Remember when Rick Perry forgot the name of the department Trump just appointed him to lead?

Former Texas Governor and known homophobe Rick Perry this week was named as Trump’s Energy Secretary, but just a few years ago he forgot the name of the very department he has been picked to lead.

President-elect Trump announced today that Perry will join his administration as Energy Secretary, as he seeks to fill out the few remaining roles in his Cabinet.

Like many other members of the Trump Cabinet, Perry holds extreme anti-LGBT stances.

But back in 2011, during a CNBC Republican presidential primary debate, Perry forgot the name of his department, when trying to list three governmental departments he would do away with.

Speaking in the debate, Perry said: “It’s three agencies of government when I get there that are gone — Commerce, Education and the, um, what’s the third one there? Let’s see. Oh, five — Commerce, Education and the, um… um…”

Later in the debate, he managed to recall the name of the department, saying: “By the way, that was the Department of Energy I was reaching for a while ago.”

Check out the super awkward moment below:

Perry led the charge against gay people being allowed to serve in the military, releasing a notorious ad while running for President in 2012 claiming there’s “something wrong in this country when gays can serve openly in the military but our kids can’t openly celebrate Christmas”.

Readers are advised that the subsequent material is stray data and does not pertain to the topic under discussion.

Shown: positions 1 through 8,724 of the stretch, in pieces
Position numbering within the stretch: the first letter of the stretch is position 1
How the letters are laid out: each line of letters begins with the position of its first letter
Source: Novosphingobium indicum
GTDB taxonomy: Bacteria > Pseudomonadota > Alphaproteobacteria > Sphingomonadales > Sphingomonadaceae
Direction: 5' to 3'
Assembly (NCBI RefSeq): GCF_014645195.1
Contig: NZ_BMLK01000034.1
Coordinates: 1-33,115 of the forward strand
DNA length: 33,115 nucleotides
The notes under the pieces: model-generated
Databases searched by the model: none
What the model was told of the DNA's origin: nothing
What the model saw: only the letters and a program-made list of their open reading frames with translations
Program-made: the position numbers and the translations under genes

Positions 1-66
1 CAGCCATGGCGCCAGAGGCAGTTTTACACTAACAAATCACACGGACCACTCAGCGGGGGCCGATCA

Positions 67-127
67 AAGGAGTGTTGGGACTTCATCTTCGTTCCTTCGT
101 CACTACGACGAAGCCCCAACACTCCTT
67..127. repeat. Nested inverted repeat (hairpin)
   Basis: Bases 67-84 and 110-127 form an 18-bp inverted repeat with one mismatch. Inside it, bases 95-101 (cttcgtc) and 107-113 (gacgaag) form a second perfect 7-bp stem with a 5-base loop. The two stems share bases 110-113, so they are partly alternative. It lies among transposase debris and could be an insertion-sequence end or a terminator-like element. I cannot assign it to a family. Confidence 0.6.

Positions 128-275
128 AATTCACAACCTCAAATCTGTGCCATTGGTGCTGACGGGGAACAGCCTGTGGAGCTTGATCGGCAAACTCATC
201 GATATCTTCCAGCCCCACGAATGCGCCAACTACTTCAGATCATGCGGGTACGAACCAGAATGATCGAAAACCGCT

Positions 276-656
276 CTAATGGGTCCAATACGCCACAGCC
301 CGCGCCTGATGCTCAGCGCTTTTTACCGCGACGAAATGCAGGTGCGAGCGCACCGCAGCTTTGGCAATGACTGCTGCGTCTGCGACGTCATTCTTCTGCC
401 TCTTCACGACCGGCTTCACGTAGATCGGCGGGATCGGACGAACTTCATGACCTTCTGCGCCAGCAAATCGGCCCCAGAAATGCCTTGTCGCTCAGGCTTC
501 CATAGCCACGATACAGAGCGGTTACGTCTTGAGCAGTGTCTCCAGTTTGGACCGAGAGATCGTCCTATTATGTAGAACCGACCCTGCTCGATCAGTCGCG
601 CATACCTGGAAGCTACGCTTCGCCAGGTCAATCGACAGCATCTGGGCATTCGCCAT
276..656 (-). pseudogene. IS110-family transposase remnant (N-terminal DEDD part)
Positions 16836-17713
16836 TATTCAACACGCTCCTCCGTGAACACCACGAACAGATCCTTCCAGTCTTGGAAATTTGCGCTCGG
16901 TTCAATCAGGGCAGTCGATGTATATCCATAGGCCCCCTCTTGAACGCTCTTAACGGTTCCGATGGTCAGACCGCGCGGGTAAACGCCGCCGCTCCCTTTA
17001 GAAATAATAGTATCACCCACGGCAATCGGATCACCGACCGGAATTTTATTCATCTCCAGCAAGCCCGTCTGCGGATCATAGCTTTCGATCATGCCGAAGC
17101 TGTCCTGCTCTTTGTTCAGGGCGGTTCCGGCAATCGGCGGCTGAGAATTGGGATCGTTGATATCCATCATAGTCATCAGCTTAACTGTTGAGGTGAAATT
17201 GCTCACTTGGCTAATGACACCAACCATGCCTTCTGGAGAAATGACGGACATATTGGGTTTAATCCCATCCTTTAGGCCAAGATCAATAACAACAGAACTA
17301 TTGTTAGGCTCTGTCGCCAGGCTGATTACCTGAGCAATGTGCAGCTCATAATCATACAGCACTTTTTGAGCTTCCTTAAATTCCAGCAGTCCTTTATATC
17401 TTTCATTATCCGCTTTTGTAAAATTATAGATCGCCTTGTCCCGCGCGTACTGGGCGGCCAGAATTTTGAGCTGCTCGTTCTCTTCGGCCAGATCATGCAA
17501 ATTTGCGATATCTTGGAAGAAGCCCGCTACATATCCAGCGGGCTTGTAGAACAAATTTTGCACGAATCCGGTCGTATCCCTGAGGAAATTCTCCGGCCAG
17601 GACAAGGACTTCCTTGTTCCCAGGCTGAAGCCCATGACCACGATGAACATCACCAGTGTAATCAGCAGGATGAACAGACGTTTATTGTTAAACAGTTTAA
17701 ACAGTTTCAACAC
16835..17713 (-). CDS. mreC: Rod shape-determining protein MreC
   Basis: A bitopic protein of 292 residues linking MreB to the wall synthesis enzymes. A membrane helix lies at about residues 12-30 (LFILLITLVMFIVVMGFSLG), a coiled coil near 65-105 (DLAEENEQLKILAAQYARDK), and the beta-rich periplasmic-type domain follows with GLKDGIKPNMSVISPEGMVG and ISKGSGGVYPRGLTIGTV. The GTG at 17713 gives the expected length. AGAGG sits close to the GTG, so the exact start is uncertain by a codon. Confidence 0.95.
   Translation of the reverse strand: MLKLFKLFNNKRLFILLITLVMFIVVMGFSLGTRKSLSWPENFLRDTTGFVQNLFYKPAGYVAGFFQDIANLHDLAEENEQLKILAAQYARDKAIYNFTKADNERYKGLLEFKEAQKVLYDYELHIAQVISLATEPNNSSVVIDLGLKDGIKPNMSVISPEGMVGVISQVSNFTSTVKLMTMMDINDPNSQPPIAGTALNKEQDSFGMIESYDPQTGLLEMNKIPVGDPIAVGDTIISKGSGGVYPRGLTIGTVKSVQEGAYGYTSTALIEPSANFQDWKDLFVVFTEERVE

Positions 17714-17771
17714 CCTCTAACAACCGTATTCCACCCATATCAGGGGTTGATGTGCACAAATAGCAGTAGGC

While serving as Texas Governor in 2014, he compared gay people to alcoholics.

He had claimed: “Whether or not you feel compelled to follow a particular lifestyle or not, you have the ability to decide not to do that.

“I may have the genetic coding that I’m inclined to be an alcoholic, but I have the desire not to do that, and I look at the homosexual issue the same way.”

His comments came after the Texas Republican Convention announced its support for gay-to-straight conversion therapy.

Running for President again earlier this year, the former Governor launched an attack on the Boy Scouts of America after the organisation opted to end a ban on openly gay scoutmasters.

Perry had claimed: “Openly active gays, particularly advocates, present a problem. Because gay activism is central to their lives, it would unavoidably be a topic of conversation within a Scout troop. This would distract from the mission of scouting.”

Asked whether he would retract the comments, he insisted: “I believe that scouting would be better off if they didn’t have openly gay scoutmasters.”